What happens if we consider welfare programs as investments?
- A recently published study suggests that some welfare programs more than pay for themselves.
- It is one of the first major reviews of welfare programs to measure so many by a single metric.
- The findings will likely inform future welfare reform and encourage debate on how to grade success.
Welfare as an investment<p>The <a href="https://scholar.harvard.edu/files/hendren/files/welfare_vnber.pdf" target="_blank">study</a>, carried out by Nathaniel Hendren and Ben Sprung-Keyser of Harvard University, reviews 133 welfare programs through a single lens. The authors measured these programs' "Marginal Value of Public Funds" (MVPF), which is defined as the ratio of the recipients' willingness to pay for a program over its cost.</p><p>A program with an MVPF of one provides precisely as much in net benefits as it costs to deliver those benefits. For an illustration, imagine a program that hands someone a dollar. If getting that dollar doesn't alter their behavior, then the MVPF of that program is one. If it discourages them from working, then the program's cost goes up, as the program causes government tax revenues to fall in addition to costing money upfront. The MVPF goes below one in this case. <br> <br> Lastly, it is possible that getting the dollar causes the recipient to further their education and get a job that pays more taxes in the future, lowering the cost of the program in the long run and raising the MVPF. The value ratio can even hit infinity when a program fully "pays for itself."</p><p> While these are only a few examples, many others exist, and they do work to show you that a high MVPF means that a program "pays for itself," a value of one indicates a program "breaks even," and a value below one shows a program costs more money than the direct cost of the benefits would suggest.</p> After determining the programs' costs using existing literature and the willingness to pay through statistical analysis, 133 programs focusing on social insurance, education and job training, tax and cash transfers, and in-kind transfers were analyzed. The results show that some programs turn a "profit" for the government, mainly when they are focused on children:
This figure shows the MVPF for a variety of polices alongside the typical age of the beneficiaries. Clearly, programs targeted at children have a higher payoff.
Nathaniel Hendren and Ben Sprung-Keyser<p>Programs like child health services and K-12 education spending have infinite MVPF values. The authors argue this is because the programs allow children to live healthier, more productive lives and earn more money, which enables them to pay more taxes later. Programs like the preschool initiatives examined don't manage to do this as well and have a lower "profit" rate despite having decent MVPF ratios.</p><p>On the other hand, things like tuition deductions for older adults don't make back the money they cost. This is likely for several reasons, not the least of which is that there is less time for the benefactor to pay the government back in taxes. Disability insurance was likewise "unprofitable," as those collecting it have a reduced need to work and pay less back in taxes. </p>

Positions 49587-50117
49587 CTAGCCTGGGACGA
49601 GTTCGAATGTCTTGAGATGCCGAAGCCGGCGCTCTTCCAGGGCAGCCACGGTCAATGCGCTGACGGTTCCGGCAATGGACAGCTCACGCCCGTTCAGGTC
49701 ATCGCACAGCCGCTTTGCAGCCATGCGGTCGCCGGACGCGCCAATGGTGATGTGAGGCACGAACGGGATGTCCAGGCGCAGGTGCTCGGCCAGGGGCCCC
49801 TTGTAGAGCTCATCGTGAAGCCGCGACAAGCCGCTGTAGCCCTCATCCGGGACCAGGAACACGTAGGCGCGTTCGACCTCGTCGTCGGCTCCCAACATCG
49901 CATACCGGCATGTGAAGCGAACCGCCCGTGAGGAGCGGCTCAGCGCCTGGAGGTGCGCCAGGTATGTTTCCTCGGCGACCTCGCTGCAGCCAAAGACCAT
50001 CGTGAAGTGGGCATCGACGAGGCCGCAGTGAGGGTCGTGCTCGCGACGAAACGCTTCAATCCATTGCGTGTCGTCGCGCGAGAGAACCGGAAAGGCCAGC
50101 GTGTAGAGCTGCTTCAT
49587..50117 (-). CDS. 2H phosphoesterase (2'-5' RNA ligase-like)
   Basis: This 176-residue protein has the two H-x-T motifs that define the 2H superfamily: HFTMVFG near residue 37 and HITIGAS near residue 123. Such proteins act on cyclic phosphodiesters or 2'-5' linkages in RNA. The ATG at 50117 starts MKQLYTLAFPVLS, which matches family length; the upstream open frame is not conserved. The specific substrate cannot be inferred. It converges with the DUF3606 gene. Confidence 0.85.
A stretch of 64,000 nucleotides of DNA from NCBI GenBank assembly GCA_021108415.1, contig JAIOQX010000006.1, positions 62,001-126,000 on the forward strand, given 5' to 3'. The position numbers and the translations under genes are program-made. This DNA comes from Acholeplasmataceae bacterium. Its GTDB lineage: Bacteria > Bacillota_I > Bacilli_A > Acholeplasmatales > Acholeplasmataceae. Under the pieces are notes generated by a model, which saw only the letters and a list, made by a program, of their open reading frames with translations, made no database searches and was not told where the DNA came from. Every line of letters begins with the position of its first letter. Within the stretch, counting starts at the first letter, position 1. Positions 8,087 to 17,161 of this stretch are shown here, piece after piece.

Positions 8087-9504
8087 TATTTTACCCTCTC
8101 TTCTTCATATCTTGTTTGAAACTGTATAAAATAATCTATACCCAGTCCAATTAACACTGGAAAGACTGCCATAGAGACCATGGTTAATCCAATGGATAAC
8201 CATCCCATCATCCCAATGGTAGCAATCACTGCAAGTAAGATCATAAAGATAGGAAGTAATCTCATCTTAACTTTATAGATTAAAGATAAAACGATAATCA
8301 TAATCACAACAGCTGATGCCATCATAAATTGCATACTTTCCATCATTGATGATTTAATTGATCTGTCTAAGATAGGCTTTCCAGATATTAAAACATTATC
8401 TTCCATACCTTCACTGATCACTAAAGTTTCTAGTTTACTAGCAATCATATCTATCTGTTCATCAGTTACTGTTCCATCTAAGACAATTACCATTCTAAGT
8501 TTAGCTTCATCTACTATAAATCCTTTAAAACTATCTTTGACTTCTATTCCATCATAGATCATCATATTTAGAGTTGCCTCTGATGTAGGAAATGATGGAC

What are the implications of all this?<div class="rm-shortcode" data-media_id="ceXv4XLv" data-player_id="FvQKszTI" data-rm-shortcode-id="3b407f5aa043eeb84f2b7ff82f97dc35"> <div id="botr_ceXv4XLv_FvQKszTI_div" class="jwplayer-media" data-jwplayer-video-src="https://content.jwplatform.com/players/ceXv4XLv-FvQKszTI.js"> <img src="https://cdn.jwplayer.com/thumbs/ceXv4XLv-1920.jpg" class="jwplayer-media-preview" /> </div> <script src="https://content.jwplatform.com/players/ceXv4XLv-FvQKszTI.js"></script> </div> <p>Firstly, it shows that direct investments in children in a variety of areas generate very high MVPFs. Likewise, the above chart shows that a large number of the programs considered pay for themselves, particularly ones that "invest in human capital" by promoting education, health, or similar things. While programs that focus on adults tend to have lower MVPF values, this isn't a hard and fast rule.</p><p>It also shows us that very many programs don't "pay for themselves" or even go below an MVPF of one. However, this study and its authors do not suggest that we abolish programs like disability payments just because they don't turn a profit.</p><p>Different motivations exist behind various programs, and just because something doesn't pay for itself isn't a definitive reason to abolish it. The returns on investment for a welfare program are diverse and often challenging to reckon in terms of money gained or lost. The point of this study was merely to provide a comprehensive review of a wide range of programs from a single perspective, one of dollars and cents. </p><p>The authors suggest that this study can be used as a starting point for further analysis of other programs not necessarily related to welfare. </p><p>It can be difficult to measure the success or failure of a government program with how many metrics you have to choose from and how many different stakeholders there are fighting for their metric to be used. This study provides us a comprehensive look through one possible lens at how some of our largest welfare programs are doing. </p><p>As America debates whether we should expand or contract our welfare state, the findings of this study offer an essential insight into how much we spend and how much we gain from these programs. </p>
Finding a balance between job satisfaction, money, and lifestyle is not easy.
- When most of your life is spent doing one thing, it matters if that thing is unfulfilling or if it makes you unhappy. According to research, most people are not thrilled with their jobs. However, there are ways to find purpose in your work and to reduce the negative impact that the daily grind has on your mental health.
- "The evidence is that about 70 percent of people are not engaged in what they do all day long, and about 18 percent of people are repulsed," London Business School professor Dan Cable says, calling the current state of work unhappiness an epidemic. In this video, he and other big thinkers consider what it means to find meaning in your work, discuss the parts of the brain that fuel creativity, and share strategies for reassessing your relationship to your job.
- Author James Citrin offers a career triangle model that sees work as a balance of three forces: job satisfaction, money, and lifestyle. While it is possible to have all three, Citrin says that they are not always possible at the same time, especially not early on in your career.